gurdwara Tag

The way that America commemorates the 15 year anniversary of 9/11 will shape our nation's future. Will we honor the dead by recommitting our nation to love? Or will we allow 9/11 to be used to incite hate and violence this election season? As a Sikh mother, the question is a matter of life or death. Because on every 9/11 anniversary, we see an astounding rise in hate against Muslim and Sikh Americans - profiling, bullying, beatings, and killings. That's why, for the first time ever, we are releasing our

By Jessica Testa Published on BuzzFeed. Wade Michael Page didn’t speak to his victims before killing them. One year ago Monday, he “just began shooting.” On Aug. 5, 2012, Page walked into the Sikh Temple of Wisconsin with a 9-millimeter semiautomatic handgun. The 40-year-old Army veteran and skinhead musician killed six worshippers and wounded three others before an Oak Creek police officer shot him down. It was an act of hate — “domestic terrorism” — carried out on a group of people gathered to pray. As filmmaker and civil-rights advocate Valarie Kaur told BuzzFeed

By Kim Lawton Published on Washington Post. “The legacy of Oak Creek is not one of bloodshed,” said Valarie Kaur, founding director of the interfaith group Groundswell, a project of Auburn Seminary in N.Y. “(It’s of) how a community rose to bring people together to heal and to organize for lasting social change,” she told the PBS television program “Religion & Ethics NewsWeekly.” Sikhs first came to the U.S. 100 years ago, and they now number about half a million people. Many say they continue to face discrimination and misunderstanding. Sikh men

Published on Salon. On Wednesday night, Dalbir Singh was closing his store when three masked people approached and opened gunfire. He was shot in the head and died instantly. This crime fits the profile of thousands of failed attempted robberies in the U.S., except that Dalbir Singh is a turbaned Sikh man in Oak Creek, Wis. Dalbir Singh was murdered just 10 days after a white supremacist massacred six people – five turbaned men and one woman – in the Sikh gurdwara in Oak Creek. He was one of

In the last week, I witnessed the pain and terrible grief of these children and their families who lost their mothers and fathers, uncles and aunts in the massacre. But I also witnessed a multifaith movement for justice help the Sikh community find the courage to rise and rebuild in a time of unprecedented national attention. Groundswell supporters, thank you. When I presented the six volumes of letters on Sunday morning, your words were concrete proof to the Sikh community in Wisconsin that they were not alone. They represented the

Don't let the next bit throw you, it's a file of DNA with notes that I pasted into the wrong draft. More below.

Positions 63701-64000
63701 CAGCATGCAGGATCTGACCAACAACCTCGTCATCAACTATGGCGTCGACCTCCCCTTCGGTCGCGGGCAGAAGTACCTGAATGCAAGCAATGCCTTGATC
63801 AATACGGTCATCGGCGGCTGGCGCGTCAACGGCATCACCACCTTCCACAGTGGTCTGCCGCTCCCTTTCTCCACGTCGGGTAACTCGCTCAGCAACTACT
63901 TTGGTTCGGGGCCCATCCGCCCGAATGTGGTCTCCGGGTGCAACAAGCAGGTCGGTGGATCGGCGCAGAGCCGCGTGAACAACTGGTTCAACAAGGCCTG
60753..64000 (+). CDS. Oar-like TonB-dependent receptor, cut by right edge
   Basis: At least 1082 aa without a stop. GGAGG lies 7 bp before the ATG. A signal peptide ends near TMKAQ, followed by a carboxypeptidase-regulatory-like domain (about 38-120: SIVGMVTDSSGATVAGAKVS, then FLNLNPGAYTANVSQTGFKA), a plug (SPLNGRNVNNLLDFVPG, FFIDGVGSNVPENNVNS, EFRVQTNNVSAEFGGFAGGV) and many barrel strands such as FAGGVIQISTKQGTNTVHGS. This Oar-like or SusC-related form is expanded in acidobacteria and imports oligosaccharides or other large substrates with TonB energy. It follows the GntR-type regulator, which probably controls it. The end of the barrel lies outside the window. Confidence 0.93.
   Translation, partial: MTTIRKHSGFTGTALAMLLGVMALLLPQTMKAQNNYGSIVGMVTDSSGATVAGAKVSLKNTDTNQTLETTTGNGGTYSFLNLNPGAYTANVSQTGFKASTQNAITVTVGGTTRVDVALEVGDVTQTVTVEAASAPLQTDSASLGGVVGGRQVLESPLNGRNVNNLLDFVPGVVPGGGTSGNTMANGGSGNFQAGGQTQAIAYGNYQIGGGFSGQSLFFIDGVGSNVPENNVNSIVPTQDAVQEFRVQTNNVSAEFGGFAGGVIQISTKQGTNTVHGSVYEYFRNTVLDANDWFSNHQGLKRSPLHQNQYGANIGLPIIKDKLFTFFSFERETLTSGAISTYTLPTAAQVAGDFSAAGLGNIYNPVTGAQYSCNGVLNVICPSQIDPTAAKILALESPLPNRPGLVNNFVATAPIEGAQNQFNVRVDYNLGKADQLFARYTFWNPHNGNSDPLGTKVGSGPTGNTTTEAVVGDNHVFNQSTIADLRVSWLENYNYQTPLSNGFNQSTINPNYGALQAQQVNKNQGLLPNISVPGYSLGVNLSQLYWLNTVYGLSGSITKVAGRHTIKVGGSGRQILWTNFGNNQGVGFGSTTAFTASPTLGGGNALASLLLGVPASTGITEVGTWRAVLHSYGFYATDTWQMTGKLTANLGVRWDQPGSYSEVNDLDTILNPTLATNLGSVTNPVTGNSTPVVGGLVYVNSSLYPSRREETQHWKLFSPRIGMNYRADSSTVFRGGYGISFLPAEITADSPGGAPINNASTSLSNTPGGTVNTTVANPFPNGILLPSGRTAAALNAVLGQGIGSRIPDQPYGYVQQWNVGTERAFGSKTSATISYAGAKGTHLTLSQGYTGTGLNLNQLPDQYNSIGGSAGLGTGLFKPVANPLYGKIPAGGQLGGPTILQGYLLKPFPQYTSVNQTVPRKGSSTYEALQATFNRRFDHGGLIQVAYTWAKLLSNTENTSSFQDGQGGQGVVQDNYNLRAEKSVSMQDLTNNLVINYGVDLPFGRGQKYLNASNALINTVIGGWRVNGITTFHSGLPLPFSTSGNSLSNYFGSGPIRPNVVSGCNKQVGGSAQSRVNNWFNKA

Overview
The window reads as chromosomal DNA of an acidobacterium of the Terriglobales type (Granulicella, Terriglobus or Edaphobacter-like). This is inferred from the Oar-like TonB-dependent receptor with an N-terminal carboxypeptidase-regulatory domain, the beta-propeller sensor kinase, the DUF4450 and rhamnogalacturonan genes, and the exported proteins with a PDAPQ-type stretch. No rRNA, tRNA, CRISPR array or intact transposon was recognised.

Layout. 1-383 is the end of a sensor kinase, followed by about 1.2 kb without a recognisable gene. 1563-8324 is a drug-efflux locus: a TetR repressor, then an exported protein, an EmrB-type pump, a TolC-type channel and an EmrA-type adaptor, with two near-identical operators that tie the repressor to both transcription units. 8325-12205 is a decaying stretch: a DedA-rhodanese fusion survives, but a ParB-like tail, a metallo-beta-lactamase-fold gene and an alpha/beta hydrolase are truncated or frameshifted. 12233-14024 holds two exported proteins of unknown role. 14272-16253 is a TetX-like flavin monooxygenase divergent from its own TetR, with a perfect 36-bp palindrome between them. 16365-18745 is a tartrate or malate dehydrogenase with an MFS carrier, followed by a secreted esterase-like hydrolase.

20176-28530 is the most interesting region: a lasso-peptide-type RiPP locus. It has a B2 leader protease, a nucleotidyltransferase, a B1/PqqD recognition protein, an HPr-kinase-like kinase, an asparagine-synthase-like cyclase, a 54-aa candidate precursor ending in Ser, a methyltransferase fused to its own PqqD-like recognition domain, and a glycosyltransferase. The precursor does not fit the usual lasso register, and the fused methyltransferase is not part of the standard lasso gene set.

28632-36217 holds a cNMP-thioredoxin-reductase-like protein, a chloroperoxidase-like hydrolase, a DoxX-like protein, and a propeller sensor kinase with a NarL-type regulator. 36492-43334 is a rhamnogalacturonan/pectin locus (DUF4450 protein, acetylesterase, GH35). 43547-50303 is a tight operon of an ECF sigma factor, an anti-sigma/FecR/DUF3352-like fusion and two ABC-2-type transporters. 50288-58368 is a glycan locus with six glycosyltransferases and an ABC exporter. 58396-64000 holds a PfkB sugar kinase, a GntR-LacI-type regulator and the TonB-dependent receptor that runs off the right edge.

Published on The Huffington Post. By Valarie Kaur and Simran Jeet Singh Why do we wear turbans?" Nearly every Sikh American who grows up in the U.S. asks their families this question and as two Sikh Americans who maintain our faith, we were no different when we were little. This week, as Americans join in vigils for the six murdered Sikhs in another violent act of hate, many are now asking us this same question. "Our ancestors were beheaded so that we could practice our faith without fear," our grandparents told

Appeared on the Melissa Harris-Perry Show. I'm honored to be featured on one of my favorite shows on TV by the smartest, most compassionate host I know, Melissa Harris-Perry.  She discusses my call for efforts to build a world without terror and includes footage my partner Sharat Raju and I shot this week in Oak Creek, Wisconsin.

Published on The Washington Post. By Valarie Kaur and Simran Jeet Singh In the wake of the massacre at the Sikh gurdwara [house of worship] in Milwaukee, Americans are learning about Sikhs, many for the first time. As two Sikh Americans who have studied and advocated on behalf of our community for the last decade, we were at first encouraged by the national media attention – but now we’re a bit worried. We hear reporters and officials describe the attack as a case of “mistaken identity,” that Sikh Americans are

Published on CNN. Today, the day after the tragic shootings near Milwaukee, the fog will begin to lift. Just as after Columbine and Aurora, we will hear the names of the suspect and victims. We will learn more about the motive and imagine the nightmare that unfolded within those walls. In the past, hearing these horrific details would be enough to bring us together in national unity. But that will not be enough today. Today, we are called to do more. We are called to do the hard work

Unlike most Sikh Americans my age, I never spent my summers at Sikh camps as a kid or attended Sikh youth conferences when I got older. As a third-generation Sikh American (my family has lived on the same plot of California farmland for nearly a hundred years), I had a very American name and couldn’t speak Punjabi well. So I grew up on the edges of the Sikh community. I always felt like an outsider – until I began the journey to make this film five years